Slips, trips and falls

  • You don’t have to be high off the ground for a fall to cause significant injury or death. Falls can occur in many different ways including through slips and trips, or falls from height, at level, or into holes or voids.

Each year slips, trips and falls cause injuries and fatalities in the construction industry, such as when:

  • Working from height
  • There is insufficient lighting
  • Being hit by falling objects
  • Ground surface, floors or other building surface are slippery, uneven or cluttered with building materials, power tools or equipment.

Slips occur when a person’s foot loses traction with the ground surface.

Trips occur when a person unexpectedly catches their foot on an object or surface.

Falls can result from a slip or trip but many also occur during falls from low heights such as on steps, stairs and curbs, into a hole or a ditch.

Consulting with workers can help you find better and easier ways to identify and minimise risks. You should also review control measures to ensure they are working as planned.  

Note: If high risk construction work is being carried out that involves a risk of a person falling more than two metres, a safe work method statement (SWMS) needs to be prepared. For more information on safe work method statements, please click here. Alternatively, you can also use the interactive SWMS tool to learn how to complete a SWMS. 


PCBU duties


Worker duties

You must eliminate the risk of slips, trips and falls so far as is reasonably practicable. If that is not possible, you must minimise risks so far as is reasonably practicable.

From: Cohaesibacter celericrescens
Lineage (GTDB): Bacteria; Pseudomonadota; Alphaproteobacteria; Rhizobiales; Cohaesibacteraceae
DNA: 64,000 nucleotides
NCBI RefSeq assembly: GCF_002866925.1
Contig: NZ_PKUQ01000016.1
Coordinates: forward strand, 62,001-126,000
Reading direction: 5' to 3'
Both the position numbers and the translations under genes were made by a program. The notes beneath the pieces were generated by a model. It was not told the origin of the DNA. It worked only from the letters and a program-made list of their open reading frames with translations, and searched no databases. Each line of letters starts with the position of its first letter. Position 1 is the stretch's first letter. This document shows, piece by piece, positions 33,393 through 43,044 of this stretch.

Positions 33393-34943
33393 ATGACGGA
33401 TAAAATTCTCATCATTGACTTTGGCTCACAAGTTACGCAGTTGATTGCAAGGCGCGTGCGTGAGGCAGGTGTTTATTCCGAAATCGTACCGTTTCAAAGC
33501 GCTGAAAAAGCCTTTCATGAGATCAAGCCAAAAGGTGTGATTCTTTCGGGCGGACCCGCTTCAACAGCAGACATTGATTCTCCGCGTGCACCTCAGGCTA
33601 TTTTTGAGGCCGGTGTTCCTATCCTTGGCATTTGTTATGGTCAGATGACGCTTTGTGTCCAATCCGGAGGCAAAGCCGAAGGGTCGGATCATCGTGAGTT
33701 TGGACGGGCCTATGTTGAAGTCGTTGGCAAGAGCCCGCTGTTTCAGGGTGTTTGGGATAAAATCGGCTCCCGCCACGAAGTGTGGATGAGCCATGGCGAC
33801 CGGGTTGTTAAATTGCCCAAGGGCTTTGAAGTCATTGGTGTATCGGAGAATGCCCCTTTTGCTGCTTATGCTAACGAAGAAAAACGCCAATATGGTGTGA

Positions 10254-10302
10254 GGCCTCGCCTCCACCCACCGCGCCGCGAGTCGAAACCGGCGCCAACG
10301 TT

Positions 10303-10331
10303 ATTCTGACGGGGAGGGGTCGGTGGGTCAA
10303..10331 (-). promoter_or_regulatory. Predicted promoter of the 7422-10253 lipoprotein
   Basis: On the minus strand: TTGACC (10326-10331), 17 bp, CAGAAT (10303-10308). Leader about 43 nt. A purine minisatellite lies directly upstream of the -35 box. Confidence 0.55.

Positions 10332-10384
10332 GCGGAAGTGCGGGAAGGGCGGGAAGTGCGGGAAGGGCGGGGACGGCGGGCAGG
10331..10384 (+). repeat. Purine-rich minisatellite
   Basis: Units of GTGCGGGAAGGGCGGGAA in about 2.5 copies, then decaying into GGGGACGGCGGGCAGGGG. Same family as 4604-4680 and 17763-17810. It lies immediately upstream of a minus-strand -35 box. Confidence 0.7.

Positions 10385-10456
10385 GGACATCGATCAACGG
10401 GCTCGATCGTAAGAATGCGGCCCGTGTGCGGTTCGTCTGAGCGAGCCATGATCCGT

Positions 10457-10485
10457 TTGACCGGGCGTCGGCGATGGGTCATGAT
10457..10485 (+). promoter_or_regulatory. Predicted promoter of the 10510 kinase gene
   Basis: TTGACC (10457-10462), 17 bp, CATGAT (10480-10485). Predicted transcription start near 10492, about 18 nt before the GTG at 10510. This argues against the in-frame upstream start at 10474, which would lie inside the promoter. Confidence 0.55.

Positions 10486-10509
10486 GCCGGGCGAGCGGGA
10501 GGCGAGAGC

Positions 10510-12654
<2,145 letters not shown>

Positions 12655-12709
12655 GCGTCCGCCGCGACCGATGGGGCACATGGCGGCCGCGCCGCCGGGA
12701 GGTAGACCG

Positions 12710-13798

You must also consult workers, any health and safety representatives about WHS.

You must consult, cooperate and coordinate with other duty holders.

Your PCBU has a duty to keep you and your workplace safe from risks associated slips, trips and falls.

You also have a duty to take reasonable care of your own health and safety and that of others in the workplace including ensuring your acts and omissions don’t adversely affect others health and safety.

Comply with any reasonable instructions, policies and procedure given by your PCBU at the workplace, so far as is reasonably able to.

Risk management

Identify and assess hazards 

You must identify and assess the workplace for any slip, trip and falls hazards. Think about work areas, work procedures, tools and equipment.

Control measures

If you can’t eliminate the risks from slips, trips and falls, you must minimise them as much as possible, including by: 

  • Ensuring all areas are well lit.
  • Having good drainage and slip resistant grates. 
  • Positioning yard and gates to avoid having to move through muddy areas.
  • Installing extra power points to avoid trip hazards from trailing cords. 
  • Having clear procedures for workers to return equipment, tools and other items to their storage areas after use.
  • Having clear procedures for workers to report and clean spills.
  • Providing training to workers to become more aware of slip and trip hazards. 
  • Wearing slip-resistant footwear.

Review control measures

The last step of the risk management process is to review the effectiveness of the implemented control measures to check they are working as planned. If a control measure is not working well, it must be changed or replaced.

See Part 3.1 of the Model WHS Regulations for more information on risk management.

For more information

Model Codes of Practice

Other resources

  • Did you know

    The WHS regulator in your state or territory can provide practical advice, resources and tools to help you be safe when working in construction. They can also let you know which WHS laws apply to you.